WASHINGTON — Those hoping for a quick resolution to the confusion surrounding the U.S. Food and Drug Administration’s oversight over cannabidiol (specifically food and beverage products), might want to think again. While speaking at a Brookings Institution Event last month, outgoing FDA Commissioner Scott Gottlieb warned it will take years—not months—for the FDA to create a regulatory pathway for cannabidiol (CBD) products, those products made with the nonpsychoactive chemical in hemp or marijuana.
Gottlieb went on to suggest that a legislative intervention by Congress would be a quicker alternative to getting edible CBD products to market.
He acknowledged the current pressure to create a legal framework for CBD. The issue facing the agency is that “CBD didn’t previously exist in the food supply, and it exists as a drug under the [current] statute,” he said.
It’s also unlike any other chemical the FDA has dealt with before; it's a hemp-derived substance that is also associated with the cannabis plant and tetrahydrocannabinol (THC), the psychoactive chemical that gets a user high. “We’ve never done this before,” said Gottlieb.
A Three-Year Process?
Even with less complicated substances, like tobacco or nicotine, the FDA rulemaking process takes years. Three years is typical, Gottlieb estimated.
Patrick Goggin, a senior attorney specializing in cannabis at the San Francisco-based Hoban Law Group, agreed that three years is about the average for FDA regulations. “If the FDA acted with urgency, they should be able to do it sooner,” he said.
Goggin pointed out that the U.S. Department of Agriculture (USDA) is attempting to finalize its hemp regulations in just nine months. “While the regulatory process might be more involved on the FDA side, if the USDA can expedite its regulatory process, the FDA can as well, enabling it to shorten three years to perhaps 18 months.”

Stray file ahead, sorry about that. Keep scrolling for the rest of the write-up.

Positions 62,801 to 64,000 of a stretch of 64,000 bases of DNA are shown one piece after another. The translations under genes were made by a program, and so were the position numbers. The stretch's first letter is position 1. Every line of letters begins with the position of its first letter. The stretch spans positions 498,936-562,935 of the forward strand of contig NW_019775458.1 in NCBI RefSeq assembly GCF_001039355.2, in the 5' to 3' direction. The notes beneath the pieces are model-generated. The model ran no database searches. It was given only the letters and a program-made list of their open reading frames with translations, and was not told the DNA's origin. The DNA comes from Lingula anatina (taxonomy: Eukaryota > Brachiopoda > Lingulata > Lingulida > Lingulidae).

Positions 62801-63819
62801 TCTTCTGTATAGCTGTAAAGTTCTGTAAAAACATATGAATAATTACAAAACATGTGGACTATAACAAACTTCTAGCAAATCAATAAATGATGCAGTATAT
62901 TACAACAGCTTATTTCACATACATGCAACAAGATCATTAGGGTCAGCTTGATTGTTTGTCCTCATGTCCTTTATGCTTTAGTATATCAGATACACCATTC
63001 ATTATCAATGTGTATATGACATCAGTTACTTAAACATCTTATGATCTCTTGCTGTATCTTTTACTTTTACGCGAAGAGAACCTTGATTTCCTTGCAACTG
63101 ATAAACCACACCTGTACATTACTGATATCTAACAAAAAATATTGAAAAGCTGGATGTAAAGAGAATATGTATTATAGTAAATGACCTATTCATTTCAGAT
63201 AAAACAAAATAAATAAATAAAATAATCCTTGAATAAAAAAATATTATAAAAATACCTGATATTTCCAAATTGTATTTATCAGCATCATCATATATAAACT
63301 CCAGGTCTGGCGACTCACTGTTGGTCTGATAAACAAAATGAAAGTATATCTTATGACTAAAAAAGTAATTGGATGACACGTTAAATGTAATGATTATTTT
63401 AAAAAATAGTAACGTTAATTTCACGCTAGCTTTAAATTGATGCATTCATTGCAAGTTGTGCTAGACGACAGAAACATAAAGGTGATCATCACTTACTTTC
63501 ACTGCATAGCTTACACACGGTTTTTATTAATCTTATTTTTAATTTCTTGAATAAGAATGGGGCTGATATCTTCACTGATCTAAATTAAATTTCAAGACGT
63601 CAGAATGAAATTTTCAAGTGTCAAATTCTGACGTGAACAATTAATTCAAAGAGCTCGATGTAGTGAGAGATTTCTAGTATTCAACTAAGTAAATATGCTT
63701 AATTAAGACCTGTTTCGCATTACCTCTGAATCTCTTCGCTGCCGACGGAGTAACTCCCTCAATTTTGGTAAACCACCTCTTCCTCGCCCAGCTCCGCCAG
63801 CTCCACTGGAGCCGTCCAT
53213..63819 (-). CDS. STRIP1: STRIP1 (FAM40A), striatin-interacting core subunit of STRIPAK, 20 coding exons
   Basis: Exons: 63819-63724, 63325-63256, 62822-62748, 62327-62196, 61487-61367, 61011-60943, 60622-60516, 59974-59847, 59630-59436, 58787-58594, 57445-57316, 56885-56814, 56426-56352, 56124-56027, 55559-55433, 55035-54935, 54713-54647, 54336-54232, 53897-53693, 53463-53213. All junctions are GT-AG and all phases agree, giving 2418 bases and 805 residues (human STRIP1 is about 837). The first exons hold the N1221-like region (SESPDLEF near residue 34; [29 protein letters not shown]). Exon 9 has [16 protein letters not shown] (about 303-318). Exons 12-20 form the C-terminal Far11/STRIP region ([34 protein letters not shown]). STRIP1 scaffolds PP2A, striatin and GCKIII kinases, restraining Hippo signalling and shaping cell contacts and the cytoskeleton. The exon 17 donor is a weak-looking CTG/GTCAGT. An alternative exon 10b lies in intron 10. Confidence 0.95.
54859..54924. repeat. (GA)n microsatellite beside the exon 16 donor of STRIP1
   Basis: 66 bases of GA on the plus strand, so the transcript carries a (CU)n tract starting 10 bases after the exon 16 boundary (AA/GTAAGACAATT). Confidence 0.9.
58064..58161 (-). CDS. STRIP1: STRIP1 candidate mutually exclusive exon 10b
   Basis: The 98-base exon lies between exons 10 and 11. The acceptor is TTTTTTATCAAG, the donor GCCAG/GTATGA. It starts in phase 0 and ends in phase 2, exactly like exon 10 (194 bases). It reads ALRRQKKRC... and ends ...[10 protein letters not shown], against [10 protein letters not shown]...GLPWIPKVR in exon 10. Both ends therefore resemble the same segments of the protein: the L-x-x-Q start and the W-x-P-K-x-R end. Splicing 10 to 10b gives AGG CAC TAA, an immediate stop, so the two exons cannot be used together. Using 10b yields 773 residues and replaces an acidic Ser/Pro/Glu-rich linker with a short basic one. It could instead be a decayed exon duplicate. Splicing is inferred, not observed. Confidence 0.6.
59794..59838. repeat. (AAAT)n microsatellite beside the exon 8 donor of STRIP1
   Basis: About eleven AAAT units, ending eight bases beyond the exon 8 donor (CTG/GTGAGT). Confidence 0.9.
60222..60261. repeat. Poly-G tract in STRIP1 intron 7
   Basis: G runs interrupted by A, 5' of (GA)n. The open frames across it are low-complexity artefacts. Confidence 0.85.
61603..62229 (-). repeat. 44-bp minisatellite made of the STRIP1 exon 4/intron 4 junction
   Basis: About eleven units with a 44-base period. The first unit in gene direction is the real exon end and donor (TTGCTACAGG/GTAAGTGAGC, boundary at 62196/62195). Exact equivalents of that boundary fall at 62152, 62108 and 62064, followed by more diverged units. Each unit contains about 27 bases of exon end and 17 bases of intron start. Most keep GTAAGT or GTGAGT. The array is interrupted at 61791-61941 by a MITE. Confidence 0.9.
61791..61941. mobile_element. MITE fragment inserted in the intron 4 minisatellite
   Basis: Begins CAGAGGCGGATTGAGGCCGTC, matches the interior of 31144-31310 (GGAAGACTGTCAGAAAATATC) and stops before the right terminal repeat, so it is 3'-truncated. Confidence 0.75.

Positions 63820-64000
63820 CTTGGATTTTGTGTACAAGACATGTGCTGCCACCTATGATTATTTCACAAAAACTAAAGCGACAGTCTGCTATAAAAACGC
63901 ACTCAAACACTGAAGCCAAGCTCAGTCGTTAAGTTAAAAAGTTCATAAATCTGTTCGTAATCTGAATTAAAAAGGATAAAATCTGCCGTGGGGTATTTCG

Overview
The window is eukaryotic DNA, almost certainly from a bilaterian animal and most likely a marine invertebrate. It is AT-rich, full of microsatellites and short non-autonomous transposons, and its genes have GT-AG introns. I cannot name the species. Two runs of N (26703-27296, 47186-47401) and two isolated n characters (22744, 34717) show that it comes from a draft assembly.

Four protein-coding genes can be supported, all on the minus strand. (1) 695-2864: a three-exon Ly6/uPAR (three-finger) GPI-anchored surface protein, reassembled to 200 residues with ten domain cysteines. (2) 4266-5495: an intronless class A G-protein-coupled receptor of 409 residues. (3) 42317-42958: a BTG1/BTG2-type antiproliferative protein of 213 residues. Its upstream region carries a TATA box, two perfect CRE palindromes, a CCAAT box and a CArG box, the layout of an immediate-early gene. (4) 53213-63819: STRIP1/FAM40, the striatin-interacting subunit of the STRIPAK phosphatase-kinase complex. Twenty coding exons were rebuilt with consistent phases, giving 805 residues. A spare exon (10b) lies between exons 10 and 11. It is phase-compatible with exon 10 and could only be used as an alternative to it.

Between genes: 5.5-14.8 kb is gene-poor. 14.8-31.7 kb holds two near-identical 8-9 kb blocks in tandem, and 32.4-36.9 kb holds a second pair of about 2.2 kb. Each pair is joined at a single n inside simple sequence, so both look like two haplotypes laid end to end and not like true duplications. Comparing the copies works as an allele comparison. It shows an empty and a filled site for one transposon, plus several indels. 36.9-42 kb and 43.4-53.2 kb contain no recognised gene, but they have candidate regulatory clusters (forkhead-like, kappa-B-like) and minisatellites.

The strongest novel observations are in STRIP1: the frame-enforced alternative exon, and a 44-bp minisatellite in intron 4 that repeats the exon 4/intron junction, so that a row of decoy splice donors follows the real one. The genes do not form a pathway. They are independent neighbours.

Gottlieb said the FDA is assembling a team to review other legislative options that would get CBD foods to the market before that three-year time frame, and again suggested that the fastest option would be for Congress to get involved.
“I think the most efficient way to get to a pathway would be through legislation, probably that would just be legislation that would specifically address CBD,” Gottlieb said.
The question is how likely the current Congress is to pass such a law. Scott Sinder, NACS general counsel and a partner at Steptoe & Johnson LLP, said it’s “hard to say.”
“There will be very little movement on big issues, but there is a real need for something here given how pervasive CBD is,” he said. “You could see something get done on a must-pass bill like the end of the year omnibus or flood insurance [bills]. The issue at the moment is that I am not aware of any actual proposal; they obviously will need a solution before they can try to enact it.”
Goggin agreed that a standalone bill is unlikely, saying the process might mirror what we saw with the Farm Bill, the bill that made growing industry hemp legal, last year.
“Remarkably, we have re-legalized hemp in the U.S. without ever having hemp-specific committee hearings. Rather, we advanced U.S. hemp policy through the Farm Bill and spending legislation,” he said. “I'm confident that if the Senate is motivated by the FDA's slow movement, it will find the legislative vehicle to solve this significant economic and human issue and hasten the process.”